Inexplicably, Matt Araiza did not win Mountain West Special Teams Player of the Week despite having one of the best punting games in NCAA history.
Watch where Araiza ends up on this play! pic.twitter.com/8W8mTfGHTj
— Paul Garrison (@PadreDeCuatro) September 6, 2021
Araiza is one of just four FBS players handling kicks, punts, and kickoffs this season. Somehow, he’s close to the best in the nation at all three. In addition to his record-setting punting, he’s drilled three 50-yard field goals, second most in college football, and has the fourth-longest average kickoff distance (65.0 yards). San Diego State ranks seventh in overall special teams FEI, which takes into account all aspects of special teams.
Araiza should win the Ray Guy Award, which goes to the nation’s best punter. This is a statement of fact rather than a prediction. If Araiza doesn’t win this award, I will forever consider it illegitimate, and potentially commit arson at the Ray Guy Award headquarters.
But if the Aztecs go undefeated, and Araiza remains their most valuable player, shouldn’t he get something more? Should he be the Mountain West Player of the Year? A kicker or punter has never finished in the top 10 of Heisman Trophy voting, but that’s just because they fashioned the statue after a guy running instead of a guy punting. Show me in the rule book where it says a punter can’t win the Heisman!
Then there’s his NFL potential: Just how high will Araiza be drafted? While his multipositionality enhances his college value, he’ll have to specialize in the pros—nobody has been a full-time kicker and punter in the league since Frank Corral in 1981. Araiza projects as a punter, because that’s where he’s setting records, and because he’s a lefty. While that makes him significantly less employable as an NFL kicker—if a righty kicker gets hurt, teams would never reach out to a lefty for tryouts, since it’s complicated to have a holder relearn how to get the snap down in reverse—it makes him significantly more employable as a punter, as it’s believed that lefty punters put reverse spin on the ball that makes it tougher to catch. Patriots coach Bill Belichick famously fetishizes lefty punters—he probably has a hard drive full of Araiza clips lying around his office.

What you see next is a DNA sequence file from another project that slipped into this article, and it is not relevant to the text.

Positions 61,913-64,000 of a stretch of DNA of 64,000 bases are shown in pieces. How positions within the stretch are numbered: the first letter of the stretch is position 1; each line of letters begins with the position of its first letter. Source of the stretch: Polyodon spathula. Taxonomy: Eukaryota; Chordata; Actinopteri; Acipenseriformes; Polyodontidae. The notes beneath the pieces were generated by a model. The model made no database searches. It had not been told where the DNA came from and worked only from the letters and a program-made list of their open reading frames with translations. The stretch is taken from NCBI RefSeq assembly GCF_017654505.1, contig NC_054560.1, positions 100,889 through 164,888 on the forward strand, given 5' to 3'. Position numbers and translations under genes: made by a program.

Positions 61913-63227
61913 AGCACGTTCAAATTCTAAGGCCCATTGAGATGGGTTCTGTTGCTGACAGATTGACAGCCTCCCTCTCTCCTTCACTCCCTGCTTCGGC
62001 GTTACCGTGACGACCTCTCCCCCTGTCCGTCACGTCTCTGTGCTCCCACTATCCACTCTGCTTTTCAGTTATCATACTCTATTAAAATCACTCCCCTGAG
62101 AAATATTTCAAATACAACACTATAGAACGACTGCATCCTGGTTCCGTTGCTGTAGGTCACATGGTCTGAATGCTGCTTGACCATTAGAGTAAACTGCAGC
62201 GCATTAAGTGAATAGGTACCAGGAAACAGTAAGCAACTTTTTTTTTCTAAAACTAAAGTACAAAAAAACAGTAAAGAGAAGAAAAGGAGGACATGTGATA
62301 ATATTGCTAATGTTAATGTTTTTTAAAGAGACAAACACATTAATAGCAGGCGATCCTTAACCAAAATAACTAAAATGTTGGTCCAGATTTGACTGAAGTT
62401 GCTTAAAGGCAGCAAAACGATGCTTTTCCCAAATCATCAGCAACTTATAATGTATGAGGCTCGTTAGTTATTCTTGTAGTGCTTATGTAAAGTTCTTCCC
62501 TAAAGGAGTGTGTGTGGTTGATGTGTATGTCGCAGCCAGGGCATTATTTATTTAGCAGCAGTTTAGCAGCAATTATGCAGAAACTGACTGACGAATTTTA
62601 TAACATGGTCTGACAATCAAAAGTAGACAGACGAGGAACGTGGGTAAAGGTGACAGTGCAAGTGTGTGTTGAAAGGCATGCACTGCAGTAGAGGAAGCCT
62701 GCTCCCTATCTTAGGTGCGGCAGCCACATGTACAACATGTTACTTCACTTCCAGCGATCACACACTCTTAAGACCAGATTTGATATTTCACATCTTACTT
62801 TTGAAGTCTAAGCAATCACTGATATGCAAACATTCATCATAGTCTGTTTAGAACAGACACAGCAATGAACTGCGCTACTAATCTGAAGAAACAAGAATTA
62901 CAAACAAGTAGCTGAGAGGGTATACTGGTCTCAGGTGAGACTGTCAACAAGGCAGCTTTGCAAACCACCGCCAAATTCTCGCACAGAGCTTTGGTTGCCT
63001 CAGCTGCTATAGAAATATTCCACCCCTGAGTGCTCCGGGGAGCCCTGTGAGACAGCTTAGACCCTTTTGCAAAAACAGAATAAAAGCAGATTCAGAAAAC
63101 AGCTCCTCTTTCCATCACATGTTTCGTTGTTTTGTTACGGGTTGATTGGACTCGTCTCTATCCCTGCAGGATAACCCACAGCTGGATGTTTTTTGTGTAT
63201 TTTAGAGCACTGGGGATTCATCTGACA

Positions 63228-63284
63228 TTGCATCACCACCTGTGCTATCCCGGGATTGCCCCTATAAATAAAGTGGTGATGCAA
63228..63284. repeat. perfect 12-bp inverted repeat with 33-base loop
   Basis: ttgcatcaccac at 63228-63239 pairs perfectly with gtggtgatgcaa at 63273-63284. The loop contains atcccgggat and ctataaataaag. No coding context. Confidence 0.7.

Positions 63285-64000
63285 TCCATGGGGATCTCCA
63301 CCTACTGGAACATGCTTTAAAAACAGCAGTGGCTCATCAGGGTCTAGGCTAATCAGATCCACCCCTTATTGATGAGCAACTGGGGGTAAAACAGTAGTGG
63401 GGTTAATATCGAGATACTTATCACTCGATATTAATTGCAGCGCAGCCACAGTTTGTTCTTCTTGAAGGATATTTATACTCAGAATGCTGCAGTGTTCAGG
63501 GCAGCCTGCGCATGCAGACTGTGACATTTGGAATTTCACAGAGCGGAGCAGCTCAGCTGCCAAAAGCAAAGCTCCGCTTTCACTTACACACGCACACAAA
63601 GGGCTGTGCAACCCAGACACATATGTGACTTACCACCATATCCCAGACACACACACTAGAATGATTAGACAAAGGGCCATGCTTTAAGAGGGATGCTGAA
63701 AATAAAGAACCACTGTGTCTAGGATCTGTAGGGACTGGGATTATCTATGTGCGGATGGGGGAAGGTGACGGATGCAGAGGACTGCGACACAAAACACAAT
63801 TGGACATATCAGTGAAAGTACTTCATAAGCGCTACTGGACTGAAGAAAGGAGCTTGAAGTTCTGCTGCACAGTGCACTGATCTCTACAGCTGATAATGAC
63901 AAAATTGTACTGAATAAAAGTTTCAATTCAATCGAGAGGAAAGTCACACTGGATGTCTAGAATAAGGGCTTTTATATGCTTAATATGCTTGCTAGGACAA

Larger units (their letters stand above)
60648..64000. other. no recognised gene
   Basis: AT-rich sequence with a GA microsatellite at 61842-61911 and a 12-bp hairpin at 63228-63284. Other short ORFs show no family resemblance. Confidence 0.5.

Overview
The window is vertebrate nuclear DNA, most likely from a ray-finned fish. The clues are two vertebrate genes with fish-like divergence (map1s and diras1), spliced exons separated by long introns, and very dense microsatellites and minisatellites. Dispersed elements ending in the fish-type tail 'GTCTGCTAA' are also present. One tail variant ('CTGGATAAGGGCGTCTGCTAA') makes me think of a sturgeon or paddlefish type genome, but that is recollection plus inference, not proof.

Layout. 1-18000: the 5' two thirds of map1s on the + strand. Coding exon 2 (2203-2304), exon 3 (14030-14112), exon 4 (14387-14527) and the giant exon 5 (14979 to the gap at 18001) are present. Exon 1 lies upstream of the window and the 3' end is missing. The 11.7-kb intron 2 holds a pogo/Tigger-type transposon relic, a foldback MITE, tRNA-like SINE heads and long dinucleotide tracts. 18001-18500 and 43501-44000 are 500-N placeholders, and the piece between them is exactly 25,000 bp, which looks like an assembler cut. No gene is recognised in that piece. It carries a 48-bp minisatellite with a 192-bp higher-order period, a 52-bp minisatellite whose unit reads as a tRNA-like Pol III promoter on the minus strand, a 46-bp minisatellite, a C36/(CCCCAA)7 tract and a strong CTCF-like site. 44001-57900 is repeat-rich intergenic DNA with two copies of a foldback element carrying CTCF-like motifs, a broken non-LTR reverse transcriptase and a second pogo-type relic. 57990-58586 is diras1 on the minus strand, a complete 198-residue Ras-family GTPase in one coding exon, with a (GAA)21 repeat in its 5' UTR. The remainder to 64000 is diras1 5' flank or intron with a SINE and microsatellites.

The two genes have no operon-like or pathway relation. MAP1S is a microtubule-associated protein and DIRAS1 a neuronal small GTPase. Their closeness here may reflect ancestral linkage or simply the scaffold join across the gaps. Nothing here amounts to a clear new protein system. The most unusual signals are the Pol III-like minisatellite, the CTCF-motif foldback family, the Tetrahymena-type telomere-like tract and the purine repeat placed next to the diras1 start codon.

There have been first-round punters in the past, most recently in 1979. But since 2000, nobody has gone higher than Bryan Anger, who was picked 70th by the Jaguars in 2012. Anger averaged 44.2 yards per punt as a senior at Cal; Araiza is outpacing that mark by almost 10 yards per punt. His selection will depend more on his hangtime and ability to prevent big returns than his record-setting stats—in the NFL, returners are faster and better, and might be able to get under the balls that are flying over college players’ heads. But at the very least, Araiza has ensured that pro scouts will look at him, which didn’t happen for him coming out of high school.
At some positions, NFL teams can struggle to identify the best players. Quarterbacks can put up gaudy stats because of their offensive scheme; wide receivers who dominate in college can look lost in the pros. But with Araiza, it’s easy. Foot meets ball; fireworks ensue. His big brother saw it on a random field in San Diego, and he set records as soon as he started to kick in high school and college. Now that he’s finally showing off his best skill, he’s immediately emerged as a punting legend.
Watching Araiza help the Aztecs win game after game feels like unlocking a portal to a world where the sport’s millions of complicated schemes and strategies don’t matter. All that matters is watching him boom footballs as far as he can. The Punter That Was Promised has arrived—we’ll be seeing his highlights for years to come.